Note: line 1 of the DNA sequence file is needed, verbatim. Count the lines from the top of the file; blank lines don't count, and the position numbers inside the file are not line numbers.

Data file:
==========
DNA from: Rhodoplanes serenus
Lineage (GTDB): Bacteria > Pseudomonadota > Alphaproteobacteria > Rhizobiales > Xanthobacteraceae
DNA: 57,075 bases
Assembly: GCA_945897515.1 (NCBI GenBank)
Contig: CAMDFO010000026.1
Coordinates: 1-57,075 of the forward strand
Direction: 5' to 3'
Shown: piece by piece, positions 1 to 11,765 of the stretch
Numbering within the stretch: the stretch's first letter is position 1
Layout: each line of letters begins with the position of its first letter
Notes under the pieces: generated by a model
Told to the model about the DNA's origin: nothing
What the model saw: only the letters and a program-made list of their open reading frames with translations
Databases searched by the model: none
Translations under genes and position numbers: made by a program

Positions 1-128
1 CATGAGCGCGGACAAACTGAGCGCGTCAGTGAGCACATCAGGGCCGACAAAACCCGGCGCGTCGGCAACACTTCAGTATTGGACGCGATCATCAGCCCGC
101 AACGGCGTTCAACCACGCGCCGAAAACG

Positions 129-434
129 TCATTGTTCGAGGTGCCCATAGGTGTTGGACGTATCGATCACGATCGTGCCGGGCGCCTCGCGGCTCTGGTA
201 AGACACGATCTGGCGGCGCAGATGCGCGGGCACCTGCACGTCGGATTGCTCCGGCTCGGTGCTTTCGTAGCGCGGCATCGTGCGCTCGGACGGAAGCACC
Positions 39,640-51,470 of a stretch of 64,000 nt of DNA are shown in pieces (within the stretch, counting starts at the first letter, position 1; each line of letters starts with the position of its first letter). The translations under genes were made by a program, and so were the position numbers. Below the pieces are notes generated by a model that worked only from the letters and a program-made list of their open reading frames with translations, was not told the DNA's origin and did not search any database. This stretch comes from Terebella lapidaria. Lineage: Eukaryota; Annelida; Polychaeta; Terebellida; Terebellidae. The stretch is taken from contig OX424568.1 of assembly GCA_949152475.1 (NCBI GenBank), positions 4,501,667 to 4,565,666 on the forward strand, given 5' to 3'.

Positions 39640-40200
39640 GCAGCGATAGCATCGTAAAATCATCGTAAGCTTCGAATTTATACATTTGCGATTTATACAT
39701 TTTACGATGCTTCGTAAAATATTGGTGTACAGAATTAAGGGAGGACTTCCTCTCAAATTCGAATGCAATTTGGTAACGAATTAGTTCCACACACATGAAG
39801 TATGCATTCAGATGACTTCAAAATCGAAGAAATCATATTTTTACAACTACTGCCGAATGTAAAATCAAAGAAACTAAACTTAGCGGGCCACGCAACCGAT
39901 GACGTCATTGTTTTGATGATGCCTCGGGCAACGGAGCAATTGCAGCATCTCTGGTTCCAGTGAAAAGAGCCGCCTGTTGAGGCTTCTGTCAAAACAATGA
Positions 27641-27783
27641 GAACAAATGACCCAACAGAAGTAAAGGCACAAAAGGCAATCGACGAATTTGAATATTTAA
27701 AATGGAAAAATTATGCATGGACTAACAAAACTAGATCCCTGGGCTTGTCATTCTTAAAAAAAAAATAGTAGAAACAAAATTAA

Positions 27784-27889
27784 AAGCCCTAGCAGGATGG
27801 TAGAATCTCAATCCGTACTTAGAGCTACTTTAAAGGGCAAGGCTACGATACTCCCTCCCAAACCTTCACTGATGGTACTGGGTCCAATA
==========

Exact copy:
DNA from: Rhodoplanes serenus